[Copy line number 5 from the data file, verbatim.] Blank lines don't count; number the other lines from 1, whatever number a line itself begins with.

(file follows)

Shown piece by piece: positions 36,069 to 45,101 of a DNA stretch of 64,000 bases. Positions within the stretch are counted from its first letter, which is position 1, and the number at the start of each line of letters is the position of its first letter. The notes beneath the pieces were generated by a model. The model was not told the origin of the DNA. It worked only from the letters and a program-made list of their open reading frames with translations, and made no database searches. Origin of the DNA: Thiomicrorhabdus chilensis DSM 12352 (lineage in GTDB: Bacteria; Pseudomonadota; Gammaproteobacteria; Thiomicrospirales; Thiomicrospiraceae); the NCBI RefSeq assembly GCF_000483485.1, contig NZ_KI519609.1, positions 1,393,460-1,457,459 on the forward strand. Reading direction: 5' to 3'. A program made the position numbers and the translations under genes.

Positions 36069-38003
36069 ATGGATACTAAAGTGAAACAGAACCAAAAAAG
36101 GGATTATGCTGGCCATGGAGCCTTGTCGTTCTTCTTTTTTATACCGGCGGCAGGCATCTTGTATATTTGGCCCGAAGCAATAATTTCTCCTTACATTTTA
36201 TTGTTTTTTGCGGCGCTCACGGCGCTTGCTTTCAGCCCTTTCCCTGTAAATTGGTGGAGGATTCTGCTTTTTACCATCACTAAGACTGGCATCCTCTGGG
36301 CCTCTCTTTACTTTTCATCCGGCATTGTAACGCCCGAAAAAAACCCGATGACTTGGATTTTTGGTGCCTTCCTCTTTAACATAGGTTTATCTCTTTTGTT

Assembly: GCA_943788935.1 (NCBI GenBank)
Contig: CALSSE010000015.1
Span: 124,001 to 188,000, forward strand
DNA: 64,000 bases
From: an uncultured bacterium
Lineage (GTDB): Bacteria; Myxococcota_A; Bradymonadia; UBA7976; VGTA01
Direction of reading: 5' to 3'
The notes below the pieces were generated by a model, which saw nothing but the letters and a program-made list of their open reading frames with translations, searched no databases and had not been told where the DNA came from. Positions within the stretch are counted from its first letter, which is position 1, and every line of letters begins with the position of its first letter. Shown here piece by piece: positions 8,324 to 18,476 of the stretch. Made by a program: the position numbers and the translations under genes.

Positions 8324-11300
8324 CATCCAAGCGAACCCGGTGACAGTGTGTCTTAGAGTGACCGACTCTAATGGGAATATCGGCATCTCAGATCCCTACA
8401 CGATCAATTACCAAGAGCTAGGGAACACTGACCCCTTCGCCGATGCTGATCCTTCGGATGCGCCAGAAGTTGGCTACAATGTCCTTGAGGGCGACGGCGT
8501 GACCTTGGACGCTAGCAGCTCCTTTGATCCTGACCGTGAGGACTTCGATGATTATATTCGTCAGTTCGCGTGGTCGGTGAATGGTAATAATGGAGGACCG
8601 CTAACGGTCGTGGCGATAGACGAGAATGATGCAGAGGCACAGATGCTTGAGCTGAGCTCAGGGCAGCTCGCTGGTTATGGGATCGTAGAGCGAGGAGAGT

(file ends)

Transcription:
36201 TTGTTTTTTGCGGCGCTCACGGCGCTTGCTTTCAGCCCTTTCCCTGTAAATTGGTGGAGGATTCTGCTTTTTACCATCACTAAGACTGGCATCCTCTGGG